What is the best landscape lens? Hmmm…………….. this is a question that never fails to get photographers talking, or should that be arguing, and opinions are divided. You should never confuse a lens mainly for landscape photography but one that can be used for other types of photography and a lens solely to be used for landscape photography, however this is what many people seem to do. I mean………
Many people seem to think that landscape lenses need to be super sharp, which isn’t strictly true because landscape photos aren’t that detailed. Landscape lenses do need to have a good level of sharpness but they don’t need to be Canon 100mm f2.8 macro lens sharp.
Many people seem to think that good landscape lenses need a wide maximum aperture, which is definitely not needed. The objective in landscape photography is to maximise the depth of field and get front to back sharpness, and this requires narrow apertures not wide ones. Many of the camera lenses marketed as “landscape lenses” have apertures of f2.8 or f4, which is ridiculous. I mean, when was the last time you shot a landscape at f2.8 or f4? I can guarantee that I have never used such wide apertures to shoot a landscape, and I never will. I am also guessing that many readers of this post have never used such wide apertures either.
Many people seem to think that landscape lenses need to be constructed out of the best materials, which isn’t true either. Landscape lenses do need to be tough and durable but they don’t need to be bombproof, and whilst “weather sealed” sounds good it really isn’t necessary. If you go to places and have to deal with the extremes (such as extreme dust, extreme humidity, extreme heat, extreme cold and extreme wetness) weather sealing is very useful. The thing is – how many people actually have to deal with the extremes on a regular basis? I am guessing not very many. Most people don’t need weather sealing and bombproof lenses so why pay for features you don’t really need?
From what I can tell from my time reading articles and blogs, and spending times on the various photography forums it seems that most photographers who shoot a Canon camera considers the Canon 16mm – 35mm f2.8L lens the best landscape lens out there, and whilst it is an exceptionally good lens I have to disagree. This lens has a wide maximum f2.8 aperture (which we have already established isn’t needed) and this lens is made from super tough materials and is not only weather sealed but also bombproof (again, we have already established this isn’t needed). This lens is also stupidly expensive which is to be expected, I mean the f2.8 aperture and tough materials don’t come cheap. If you want a lens solely for landscape the Canon 16 – 35 f2.8L lens is not the best lens by a long way. If you want a lens for landscapes photography and interior/indoor photography, fashion photography and group portraits however, this lens should be at the top of your list.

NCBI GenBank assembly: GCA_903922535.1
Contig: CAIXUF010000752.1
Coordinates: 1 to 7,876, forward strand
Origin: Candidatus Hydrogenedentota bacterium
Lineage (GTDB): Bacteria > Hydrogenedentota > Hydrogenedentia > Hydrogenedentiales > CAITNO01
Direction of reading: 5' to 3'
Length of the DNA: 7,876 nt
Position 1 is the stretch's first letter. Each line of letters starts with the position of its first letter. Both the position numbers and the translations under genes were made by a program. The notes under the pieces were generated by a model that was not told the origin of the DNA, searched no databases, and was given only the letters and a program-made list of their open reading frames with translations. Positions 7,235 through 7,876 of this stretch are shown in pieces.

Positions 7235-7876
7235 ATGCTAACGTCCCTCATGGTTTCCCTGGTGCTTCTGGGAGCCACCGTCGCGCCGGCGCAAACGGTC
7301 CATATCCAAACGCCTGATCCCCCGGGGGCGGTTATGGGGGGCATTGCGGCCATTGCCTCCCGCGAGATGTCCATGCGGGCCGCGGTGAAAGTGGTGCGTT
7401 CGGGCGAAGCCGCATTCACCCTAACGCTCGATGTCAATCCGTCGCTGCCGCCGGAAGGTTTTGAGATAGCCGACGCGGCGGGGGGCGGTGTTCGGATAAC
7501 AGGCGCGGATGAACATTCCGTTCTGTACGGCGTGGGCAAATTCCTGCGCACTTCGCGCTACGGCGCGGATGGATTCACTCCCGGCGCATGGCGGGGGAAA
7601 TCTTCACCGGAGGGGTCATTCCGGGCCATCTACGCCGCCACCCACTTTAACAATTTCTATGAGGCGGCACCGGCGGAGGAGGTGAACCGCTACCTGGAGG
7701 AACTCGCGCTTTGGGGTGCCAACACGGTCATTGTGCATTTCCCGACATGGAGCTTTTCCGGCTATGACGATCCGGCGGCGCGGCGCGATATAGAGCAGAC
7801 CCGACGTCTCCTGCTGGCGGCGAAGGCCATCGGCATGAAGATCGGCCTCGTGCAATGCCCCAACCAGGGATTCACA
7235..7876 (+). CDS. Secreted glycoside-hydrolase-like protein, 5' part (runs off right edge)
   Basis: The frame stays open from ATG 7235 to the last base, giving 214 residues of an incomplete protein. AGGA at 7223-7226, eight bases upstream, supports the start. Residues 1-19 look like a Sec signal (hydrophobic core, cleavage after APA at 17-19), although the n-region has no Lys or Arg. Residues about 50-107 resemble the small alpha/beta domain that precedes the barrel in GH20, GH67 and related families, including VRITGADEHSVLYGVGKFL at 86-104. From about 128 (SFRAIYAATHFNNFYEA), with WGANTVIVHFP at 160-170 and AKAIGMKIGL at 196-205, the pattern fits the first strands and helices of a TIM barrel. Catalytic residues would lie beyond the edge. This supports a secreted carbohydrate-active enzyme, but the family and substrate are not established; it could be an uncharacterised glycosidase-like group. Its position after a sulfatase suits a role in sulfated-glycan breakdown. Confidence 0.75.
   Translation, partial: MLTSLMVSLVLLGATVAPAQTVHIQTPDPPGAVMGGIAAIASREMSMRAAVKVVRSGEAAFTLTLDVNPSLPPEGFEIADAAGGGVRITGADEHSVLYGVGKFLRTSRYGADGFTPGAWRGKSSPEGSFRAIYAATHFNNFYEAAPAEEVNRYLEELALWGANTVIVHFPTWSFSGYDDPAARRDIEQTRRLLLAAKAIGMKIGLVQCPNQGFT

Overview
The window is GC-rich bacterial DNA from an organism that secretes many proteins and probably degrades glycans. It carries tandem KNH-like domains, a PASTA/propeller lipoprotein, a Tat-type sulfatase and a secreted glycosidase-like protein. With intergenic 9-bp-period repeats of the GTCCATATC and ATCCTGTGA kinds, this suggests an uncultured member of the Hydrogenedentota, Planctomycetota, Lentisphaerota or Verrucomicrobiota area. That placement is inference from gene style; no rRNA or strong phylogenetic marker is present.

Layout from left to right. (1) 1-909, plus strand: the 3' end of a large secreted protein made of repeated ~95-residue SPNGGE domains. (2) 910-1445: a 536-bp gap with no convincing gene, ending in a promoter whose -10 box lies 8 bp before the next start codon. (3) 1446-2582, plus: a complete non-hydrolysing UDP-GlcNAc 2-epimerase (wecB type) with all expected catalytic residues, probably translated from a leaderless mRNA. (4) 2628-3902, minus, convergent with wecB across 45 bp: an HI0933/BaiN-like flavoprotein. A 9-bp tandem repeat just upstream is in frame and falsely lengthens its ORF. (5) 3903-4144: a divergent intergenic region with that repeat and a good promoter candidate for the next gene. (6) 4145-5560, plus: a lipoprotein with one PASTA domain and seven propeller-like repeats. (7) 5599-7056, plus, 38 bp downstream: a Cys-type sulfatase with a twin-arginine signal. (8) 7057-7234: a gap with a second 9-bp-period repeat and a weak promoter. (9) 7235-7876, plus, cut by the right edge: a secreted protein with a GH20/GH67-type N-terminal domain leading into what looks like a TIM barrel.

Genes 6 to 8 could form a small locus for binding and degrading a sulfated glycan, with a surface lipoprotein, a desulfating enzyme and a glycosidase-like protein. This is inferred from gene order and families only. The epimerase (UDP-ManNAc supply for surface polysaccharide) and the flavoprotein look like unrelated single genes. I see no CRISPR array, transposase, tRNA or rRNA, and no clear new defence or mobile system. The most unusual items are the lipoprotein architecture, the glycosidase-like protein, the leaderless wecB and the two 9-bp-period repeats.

So, bearing in mind you don’t need anything super sharp, you don’t need a wide aperture and you don’t need weather sealing – what are the best landscape lenses? Well let’s take a look….
If you shoot a full frame camera the best landscape lens has to be the Canon 17mm – 40mm f4 lens. Whilst it may not be as wide as the 16mm – 35mm lens (but this is only just wider) it does have a longer reach, and there are times when this comes in to its own.
If you shoot a crop sensor camera the best landscape lens has to be the Canon 10mm – 22mm (effective focal length of 16mm – 35mm). This is a small, light and discreet lens with superb image quality.
Having the right lens will help you capture better landscape shots however using filters will take your landscape images to the next level. Many photographers argue that filters are redundant in the world of digital photography, however I would have to disagree with this. Okay, sitting in front of the computer and editing photos using Photoshop or Elements can create some filter effects but there are some effects that cannot be replicated post capture, and a filter must be used.
I use a square filter set up and my favourite landscape filter is the Zomei 10 stop ND for long exposures, and this is one effect even the most skilled and experienced Photoshop guru cannot replicate.
Keen photographer addicted to cameras, lenses and everything photography related. Feel free to follow me in my photography ramblings, and if you have any thoughts, comments, queries or anything else to add I would love to hear from you.
More photography related videos at "Photography Tips & Tricks TV"